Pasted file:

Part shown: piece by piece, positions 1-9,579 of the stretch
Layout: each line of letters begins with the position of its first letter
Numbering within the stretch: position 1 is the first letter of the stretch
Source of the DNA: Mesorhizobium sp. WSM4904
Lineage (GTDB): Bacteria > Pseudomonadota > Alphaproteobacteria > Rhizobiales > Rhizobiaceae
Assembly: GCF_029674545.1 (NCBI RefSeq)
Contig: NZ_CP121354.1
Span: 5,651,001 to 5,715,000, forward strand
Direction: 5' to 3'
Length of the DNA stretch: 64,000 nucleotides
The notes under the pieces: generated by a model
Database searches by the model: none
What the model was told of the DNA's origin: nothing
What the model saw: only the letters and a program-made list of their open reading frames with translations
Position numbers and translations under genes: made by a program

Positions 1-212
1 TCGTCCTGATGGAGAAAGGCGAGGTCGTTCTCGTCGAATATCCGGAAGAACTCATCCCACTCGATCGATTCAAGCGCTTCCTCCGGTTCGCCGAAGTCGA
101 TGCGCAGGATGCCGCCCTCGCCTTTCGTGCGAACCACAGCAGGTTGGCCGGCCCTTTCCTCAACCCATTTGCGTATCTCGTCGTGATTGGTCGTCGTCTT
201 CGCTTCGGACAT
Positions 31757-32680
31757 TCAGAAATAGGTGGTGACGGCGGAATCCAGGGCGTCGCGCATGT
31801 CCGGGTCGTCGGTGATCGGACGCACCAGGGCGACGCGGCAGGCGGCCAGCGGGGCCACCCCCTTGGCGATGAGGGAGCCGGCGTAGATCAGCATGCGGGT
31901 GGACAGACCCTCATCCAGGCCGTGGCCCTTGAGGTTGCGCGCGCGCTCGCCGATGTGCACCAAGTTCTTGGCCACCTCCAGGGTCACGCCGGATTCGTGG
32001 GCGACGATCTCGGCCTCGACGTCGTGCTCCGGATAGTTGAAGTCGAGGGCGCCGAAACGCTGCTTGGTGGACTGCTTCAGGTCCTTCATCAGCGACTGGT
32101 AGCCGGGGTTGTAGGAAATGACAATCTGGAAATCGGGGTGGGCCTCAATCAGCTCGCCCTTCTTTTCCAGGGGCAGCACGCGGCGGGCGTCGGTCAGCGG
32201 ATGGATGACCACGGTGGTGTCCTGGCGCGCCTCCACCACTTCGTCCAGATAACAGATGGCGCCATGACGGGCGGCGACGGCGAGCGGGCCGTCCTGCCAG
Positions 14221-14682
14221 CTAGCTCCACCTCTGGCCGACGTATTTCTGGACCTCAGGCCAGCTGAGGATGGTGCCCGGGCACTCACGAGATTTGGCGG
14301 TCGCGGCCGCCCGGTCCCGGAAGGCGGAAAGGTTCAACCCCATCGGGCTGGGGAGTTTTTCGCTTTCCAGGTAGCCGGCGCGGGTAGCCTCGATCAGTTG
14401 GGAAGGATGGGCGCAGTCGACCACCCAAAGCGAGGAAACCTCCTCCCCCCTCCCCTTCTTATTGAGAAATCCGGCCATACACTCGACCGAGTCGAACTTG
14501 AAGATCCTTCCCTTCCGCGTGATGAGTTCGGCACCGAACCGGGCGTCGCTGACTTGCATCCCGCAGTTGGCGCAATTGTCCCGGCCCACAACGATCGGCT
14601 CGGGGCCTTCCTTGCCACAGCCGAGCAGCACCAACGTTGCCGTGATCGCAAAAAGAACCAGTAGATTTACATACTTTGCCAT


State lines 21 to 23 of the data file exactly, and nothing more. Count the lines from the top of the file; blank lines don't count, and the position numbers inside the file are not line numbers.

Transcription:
31757 TCAGAAATAGGTGGTGACGGCGGAATCCAGGGCGTCGCGCATGT
31801 CCGGGTCGTCGGTGATCGGACGCACCAGGGCGACGCGGCAGGCGGCCAGCGGGGCCACCCCCTTGGCGATGAGGGAGCCGGCGTAGATCAGCATGCGGGT
31901 GGACAGACCCTCATCCAGGCCGTGGCCCTTGAGGTTGCGCGCGCGCTCGCCGATGTGCACCAAGTTCTTGGCCACCTCCAGGGTCACGCCGGATTCGTGG